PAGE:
MEMPHIS, TN (WMC) - Many of the world's most impoverished countries depend on U.S. Aid to feed their people.
Senator Bob Corker (R-Tenn) just returned from Uganda, where he visited with some of the 270,000 people who live in the world's largest refugee camp Bidi Bidi. The camp's refugees escaped war in South Sudan.
The Trump administration has proposed drastic cuts in the State Department budget that funds programs that feed people across the world in desperate circumstances.
Corker told the East Memphis Rotary Club about meeting a 21-year-old woman who witnessed the death of her parents and had been raped by a solider on her months-long walk to the camp. Now, the young woman is five months pregnant with her attacker's baby.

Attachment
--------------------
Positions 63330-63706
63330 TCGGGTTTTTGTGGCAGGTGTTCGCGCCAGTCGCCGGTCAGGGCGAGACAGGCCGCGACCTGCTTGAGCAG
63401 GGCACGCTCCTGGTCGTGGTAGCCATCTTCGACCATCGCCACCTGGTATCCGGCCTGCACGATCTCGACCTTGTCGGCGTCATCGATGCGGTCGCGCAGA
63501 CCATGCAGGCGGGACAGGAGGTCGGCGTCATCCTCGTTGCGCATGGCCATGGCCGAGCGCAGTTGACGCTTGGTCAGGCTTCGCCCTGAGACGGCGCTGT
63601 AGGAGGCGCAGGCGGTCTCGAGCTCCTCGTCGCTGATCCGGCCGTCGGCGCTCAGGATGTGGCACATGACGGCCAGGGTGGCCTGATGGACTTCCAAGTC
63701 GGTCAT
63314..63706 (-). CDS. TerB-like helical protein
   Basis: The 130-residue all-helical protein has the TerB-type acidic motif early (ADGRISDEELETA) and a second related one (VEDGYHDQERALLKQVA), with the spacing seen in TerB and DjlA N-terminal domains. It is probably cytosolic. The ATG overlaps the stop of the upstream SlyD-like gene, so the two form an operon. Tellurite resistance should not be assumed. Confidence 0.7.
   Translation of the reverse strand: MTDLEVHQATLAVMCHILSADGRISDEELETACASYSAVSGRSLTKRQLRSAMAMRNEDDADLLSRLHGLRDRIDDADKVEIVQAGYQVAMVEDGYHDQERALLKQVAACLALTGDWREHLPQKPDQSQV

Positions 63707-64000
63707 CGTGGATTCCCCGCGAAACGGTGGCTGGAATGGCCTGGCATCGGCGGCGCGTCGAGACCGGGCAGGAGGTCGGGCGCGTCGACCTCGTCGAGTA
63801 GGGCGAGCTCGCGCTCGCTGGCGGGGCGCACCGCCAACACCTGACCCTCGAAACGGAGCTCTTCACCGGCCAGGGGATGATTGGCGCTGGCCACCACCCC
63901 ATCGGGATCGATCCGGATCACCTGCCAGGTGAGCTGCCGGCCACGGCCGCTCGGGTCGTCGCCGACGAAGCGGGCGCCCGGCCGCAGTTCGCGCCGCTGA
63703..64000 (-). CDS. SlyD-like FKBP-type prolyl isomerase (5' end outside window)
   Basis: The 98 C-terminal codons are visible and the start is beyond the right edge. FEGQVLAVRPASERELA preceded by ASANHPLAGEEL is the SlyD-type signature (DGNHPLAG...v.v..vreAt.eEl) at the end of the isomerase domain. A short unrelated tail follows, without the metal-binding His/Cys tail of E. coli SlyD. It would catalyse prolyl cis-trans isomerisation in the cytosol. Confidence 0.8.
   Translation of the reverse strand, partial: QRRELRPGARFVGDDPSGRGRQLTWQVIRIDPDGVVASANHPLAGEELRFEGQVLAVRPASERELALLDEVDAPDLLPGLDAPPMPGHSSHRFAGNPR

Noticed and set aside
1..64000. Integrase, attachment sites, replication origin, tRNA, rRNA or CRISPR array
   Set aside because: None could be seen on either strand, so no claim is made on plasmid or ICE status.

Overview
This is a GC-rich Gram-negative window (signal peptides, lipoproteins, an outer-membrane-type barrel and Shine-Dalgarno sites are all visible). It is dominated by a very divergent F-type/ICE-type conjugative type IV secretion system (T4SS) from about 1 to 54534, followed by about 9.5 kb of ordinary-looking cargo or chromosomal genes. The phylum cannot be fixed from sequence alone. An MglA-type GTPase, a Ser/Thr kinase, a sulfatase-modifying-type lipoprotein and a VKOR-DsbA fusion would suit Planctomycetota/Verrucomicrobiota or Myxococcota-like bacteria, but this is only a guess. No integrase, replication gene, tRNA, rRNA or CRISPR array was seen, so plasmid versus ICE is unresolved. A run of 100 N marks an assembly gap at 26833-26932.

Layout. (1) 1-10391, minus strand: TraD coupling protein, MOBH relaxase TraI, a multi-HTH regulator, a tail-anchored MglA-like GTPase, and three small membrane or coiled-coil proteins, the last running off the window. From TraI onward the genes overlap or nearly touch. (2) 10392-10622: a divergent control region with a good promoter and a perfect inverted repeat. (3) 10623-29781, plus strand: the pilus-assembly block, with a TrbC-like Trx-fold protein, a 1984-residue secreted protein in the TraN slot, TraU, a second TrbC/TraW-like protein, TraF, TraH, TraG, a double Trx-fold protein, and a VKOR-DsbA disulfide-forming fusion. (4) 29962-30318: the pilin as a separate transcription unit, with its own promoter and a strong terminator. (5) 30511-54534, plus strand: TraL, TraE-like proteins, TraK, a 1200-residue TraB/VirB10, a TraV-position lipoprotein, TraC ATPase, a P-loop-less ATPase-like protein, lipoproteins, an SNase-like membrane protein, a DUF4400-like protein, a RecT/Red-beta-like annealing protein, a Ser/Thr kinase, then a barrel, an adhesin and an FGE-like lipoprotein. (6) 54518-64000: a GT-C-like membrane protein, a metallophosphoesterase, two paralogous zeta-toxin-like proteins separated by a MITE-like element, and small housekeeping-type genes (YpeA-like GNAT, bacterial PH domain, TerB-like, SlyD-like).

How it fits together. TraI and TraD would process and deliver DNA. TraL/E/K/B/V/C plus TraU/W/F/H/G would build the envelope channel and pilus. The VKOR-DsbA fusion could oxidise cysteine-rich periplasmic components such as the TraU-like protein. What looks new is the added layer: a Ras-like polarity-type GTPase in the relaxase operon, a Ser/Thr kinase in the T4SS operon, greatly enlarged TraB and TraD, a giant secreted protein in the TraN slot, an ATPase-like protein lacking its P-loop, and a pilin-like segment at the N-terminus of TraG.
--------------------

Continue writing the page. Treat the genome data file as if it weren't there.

"The United States was there with other countries making sure she had safety and food," Corker said. "So many people think we're spending 25 or 30 percent of our budget on things like that. It's truly 1 percent. And every military, every general in the U.S. will tell you please, don't stop doing that because if you do, the likelihood increases of the people underneath me being in harm's way."
Corker said that 1 percent of the U.S. budget funds the entire U.S. State Department and all the U.S. Aid America shares around the world.
The Trump Administration had first proposed a 37 percent cut to the state department budget and now favors a 28 percent reduction.
Corker, Chairman of the Senate Foreign Relations Committee which oversees the State Department, said the 1-percent investment in diplomacy and US Aid is an investment in peace.
"We spend 1 percent of our budget helping other people around the world so we can do things that'll avoid conflict," Corker said.
To watch the in-depth interview with Sen. Corker, click here.